It was settled by the majority judgment in the article 143 of the constitution of India and In re Delhi Laws Act 1912 etc., that essential powers of legislation cannot be delegated. In other words, the legislature cannot delegate its function of laying down the legislative policy in respect of a measure and its formulation as a rule of conduct. The legislature must declare the policy of the law and the legal principles, which are to control any given cases and must provide a standard to guide officials or the body in power to execute the law. The essential legislative function consists in the determination or choice of the legislative policy and of formally enacting that policy into binding rule of conduct.

S. 3 of the Essential Supplies (Temporary Powers) Act, 1946 amounts to delegation of legislative power outside the permissible limits is again without any merit. It was settled by the majority judgment in the - 'Constitution of India and Delhi Laws Act, 1912, etc.,' that essential powers of legislation cannot be delegated. In other words; the Legislature cannot delegate its function of laying down legislative policy in respective of a measure and in formulation as a rule of conduct. The Legislature must declare the policy of the law and the legal principles which are to control any given cases and must provide a standard to guide the officials or the body in power to execute the law. The essential legislative function consists in the determination or choice of the legislative policy and of formally enacting that policy into a binding rule of conduct. In the present case the Legislature has laid down such a principle and that principle is the maintenance or increase in supply or essential commodities and of securing equitable distribution and availability at fair prices. The principle is clear and offers sufficient guidance to the Central Government in exercising its powers under S. 3. Delegation of the kind mentioned in S. 3 was upheld before the Constitution in a number of decisions of their Lordships of the Privy Council, and since the coming into force of the Constitution delegation of this character has been upheld in a number of decision of this Court on principles enunciated by the majority in the. As already pointed out the preamble and the body of the sections sufficiently formulate the legislative policy and the ambit and character of the Act is such that the details of that policy can only be worked out by delegating them to a subordinate authority within the framework of that policy. The supreme court upheld section 3 (2) (d) of the essential commodities act which delegated legislative power in almost similar terms in c lingam vs India.

In Bhatnagars and co vs India the supreme court upheld s (3) (a) of the imports and exports control act 1947 which authorised the central government to prohibit or restrict the import or export of goods of any specified description. The act did not contain any statement of policy. The court however referred to the preamble of the defence of india act 1939, which was a predecessor act providing for similar control of imports and exports, to find the policy which the impugned statute had purported to continue.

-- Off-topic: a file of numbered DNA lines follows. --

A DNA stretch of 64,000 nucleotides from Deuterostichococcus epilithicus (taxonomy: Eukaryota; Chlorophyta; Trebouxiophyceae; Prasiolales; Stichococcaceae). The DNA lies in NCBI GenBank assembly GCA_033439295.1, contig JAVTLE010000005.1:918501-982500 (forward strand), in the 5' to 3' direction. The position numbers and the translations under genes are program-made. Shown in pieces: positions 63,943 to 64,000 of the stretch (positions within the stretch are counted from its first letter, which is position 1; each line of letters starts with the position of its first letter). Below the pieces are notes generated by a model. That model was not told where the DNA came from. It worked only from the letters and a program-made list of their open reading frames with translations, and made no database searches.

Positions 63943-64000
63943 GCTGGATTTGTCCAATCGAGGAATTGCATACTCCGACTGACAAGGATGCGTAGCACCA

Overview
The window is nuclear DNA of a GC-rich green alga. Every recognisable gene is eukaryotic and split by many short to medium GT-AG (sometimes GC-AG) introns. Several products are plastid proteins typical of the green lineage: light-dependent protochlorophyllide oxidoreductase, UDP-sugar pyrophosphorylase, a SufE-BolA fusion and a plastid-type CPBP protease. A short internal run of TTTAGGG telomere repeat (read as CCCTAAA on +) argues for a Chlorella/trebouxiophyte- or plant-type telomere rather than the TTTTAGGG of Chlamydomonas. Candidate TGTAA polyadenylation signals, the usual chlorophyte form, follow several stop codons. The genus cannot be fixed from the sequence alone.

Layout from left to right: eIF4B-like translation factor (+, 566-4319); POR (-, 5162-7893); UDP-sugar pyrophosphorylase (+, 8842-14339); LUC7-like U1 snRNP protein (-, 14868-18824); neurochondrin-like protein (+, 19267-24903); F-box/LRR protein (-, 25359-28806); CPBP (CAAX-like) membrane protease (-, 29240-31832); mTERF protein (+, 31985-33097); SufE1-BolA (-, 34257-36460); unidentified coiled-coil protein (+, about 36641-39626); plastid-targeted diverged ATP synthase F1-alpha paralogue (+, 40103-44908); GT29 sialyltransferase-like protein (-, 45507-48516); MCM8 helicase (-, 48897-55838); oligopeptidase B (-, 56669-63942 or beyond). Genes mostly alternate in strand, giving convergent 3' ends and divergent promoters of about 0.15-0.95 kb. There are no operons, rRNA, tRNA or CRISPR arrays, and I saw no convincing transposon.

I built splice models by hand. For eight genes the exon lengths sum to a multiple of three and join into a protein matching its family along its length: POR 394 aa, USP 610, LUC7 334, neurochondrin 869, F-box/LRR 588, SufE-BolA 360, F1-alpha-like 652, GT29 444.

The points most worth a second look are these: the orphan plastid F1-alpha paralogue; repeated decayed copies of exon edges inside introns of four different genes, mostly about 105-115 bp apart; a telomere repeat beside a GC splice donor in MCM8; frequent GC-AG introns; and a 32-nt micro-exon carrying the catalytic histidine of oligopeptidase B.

In makhansingh vs Punjab, the supreme court upheld s 3 of the defence of india act 1962, which empowered the central government to make rules as it ` appears expedient’ to it for the defence of india and maintenance of public order and safety. In d s garewal vs Punjab, s 3 of the all india services act 1951, which authorised the central government to make rules to regulate conditions of service in the All India Services was upheld though the act contained absolutely no guidance. The act provided that pending the making the new rules, the rules existing on the date on which the law was enacted were to continue and the court observed that the policy had been indicated in such existing rules. While upholding the delegation of rule making power, the court relied upon the fact that the rules were required to be laid before the parliament.

In harak chand vs India, s 5 (2) (b) of the gold control act 1968 was held to be invalid on the ground of excessive delegation. The section authorised the administration ` so far as it appeared to him to be necessary or expedient for carrying out the provisions of the act’ to regulate by licenses, permits or otherwise, the manufacture, distribution, transportation, acquisition, possession, transfer, disposal, use or consumption of gold. The court held that the power was `legislative’ in character and was not controlled either by any guidance in the act or by a provision for legislative supervision.

In dk Trivedi vs Gujarat, the supreme court held s 15 (1) of the mines and miner ( regulation and development) act 1957. The section conferred rule making power on the state government for regulating the grant of quarry leases, mining leases or other mineral concessions in respect of minor minerals and for purposes connected therewith. It was contented that s 15 (1) much as the power delegated was unguided and uncanalised enabling the state governments to act arbitrary with respect to minor minerals. Madan j held that the power conferred on the state governments was subject to guidelines contained in the objects for which the power was conferred and therefore it did not amount to excessive delegation of legislative power. It was held that the delegation of power to enhance the rate of royalty on mines and minerals under the above act did not amount to excessive delegation of legislative power was subject to the following restrictions: